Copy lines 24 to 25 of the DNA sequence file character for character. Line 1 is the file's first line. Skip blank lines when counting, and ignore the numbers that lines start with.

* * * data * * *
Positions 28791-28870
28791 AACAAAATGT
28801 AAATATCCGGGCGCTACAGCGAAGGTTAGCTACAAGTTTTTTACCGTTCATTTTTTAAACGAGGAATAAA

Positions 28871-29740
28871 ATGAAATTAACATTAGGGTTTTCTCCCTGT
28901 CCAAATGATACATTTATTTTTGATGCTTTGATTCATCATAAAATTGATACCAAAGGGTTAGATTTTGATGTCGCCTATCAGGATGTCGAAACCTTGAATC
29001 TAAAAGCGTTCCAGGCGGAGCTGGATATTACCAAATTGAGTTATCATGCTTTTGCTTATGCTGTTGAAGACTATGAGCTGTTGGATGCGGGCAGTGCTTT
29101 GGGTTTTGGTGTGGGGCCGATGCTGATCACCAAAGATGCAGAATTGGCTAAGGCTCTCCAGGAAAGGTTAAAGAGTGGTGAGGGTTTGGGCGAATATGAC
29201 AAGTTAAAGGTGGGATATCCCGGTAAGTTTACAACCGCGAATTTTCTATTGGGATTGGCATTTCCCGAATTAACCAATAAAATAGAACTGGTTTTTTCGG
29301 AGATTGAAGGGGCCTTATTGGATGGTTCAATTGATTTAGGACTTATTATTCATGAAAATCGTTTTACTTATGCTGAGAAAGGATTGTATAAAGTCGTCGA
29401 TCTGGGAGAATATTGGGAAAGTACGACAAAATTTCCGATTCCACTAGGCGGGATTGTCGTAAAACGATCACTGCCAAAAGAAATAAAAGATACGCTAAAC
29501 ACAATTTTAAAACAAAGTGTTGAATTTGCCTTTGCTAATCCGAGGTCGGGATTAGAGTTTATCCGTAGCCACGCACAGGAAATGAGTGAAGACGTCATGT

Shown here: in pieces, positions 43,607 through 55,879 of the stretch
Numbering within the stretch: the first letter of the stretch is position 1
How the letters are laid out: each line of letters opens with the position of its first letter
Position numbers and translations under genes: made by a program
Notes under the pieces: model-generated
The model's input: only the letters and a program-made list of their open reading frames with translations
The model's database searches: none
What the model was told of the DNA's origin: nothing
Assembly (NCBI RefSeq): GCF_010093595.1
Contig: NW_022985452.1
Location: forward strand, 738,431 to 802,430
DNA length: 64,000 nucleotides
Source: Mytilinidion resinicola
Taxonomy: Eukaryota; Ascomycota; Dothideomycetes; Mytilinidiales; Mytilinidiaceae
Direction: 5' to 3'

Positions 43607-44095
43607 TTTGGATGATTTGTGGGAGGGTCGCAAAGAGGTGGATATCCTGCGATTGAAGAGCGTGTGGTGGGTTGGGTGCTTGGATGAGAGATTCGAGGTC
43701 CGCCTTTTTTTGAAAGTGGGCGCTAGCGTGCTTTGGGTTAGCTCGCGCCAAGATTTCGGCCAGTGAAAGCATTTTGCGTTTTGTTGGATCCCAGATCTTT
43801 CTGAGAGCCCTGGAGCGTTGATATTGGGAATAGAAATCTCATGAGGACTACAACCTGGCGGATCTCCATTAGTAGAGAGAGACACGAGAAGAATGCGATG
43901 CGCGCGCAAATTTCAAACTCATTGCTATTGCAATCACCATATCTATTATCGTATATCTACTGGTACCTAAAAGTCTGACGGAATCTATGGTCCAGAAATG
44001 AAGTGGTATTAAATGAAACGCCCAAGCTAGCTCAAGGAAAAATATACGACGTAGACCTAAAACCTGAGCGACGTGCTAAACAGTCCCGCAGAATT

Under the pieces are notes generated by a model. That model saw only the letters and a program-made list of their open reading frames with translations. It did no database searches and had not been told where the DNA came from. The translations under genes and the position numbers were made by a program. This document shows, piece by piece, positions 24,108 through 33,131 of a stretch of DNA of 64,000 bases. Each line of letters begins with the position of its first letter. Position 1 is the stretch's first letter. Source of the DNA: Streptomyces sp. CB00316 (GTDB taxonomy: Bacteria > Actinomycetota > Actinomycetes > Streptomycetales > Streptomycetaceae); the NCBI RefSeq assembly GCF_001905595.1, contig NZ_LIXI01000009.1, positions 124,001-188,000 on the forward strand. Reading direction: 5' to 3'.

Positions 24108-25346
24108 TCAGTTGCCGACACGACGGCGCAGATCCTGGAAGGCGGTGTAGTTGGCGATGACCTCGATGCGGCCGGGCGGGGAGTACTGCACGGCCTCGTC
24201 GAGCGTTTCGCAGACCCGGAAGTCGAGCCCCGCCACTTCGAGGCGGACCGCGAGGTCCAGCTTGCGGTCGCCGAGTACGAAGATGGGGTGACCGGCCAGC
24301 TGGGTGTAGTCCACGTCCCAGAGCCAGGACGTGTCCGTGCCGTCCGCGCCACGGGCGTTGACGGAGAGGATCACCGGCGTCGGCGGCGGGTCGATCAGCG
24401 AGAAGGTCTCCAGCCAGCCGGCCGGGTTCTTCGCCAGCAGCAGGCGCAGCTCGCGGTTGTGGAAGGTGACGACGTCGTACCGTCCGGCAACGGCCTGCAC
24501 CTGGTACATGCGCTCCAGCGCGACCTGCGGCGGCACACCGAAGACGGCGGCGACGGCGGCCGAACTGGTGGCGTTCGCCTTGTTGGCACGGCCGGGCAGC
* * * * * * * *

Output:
DNA length: 64,000 nucleotides
Source: Mytilinidion resinicola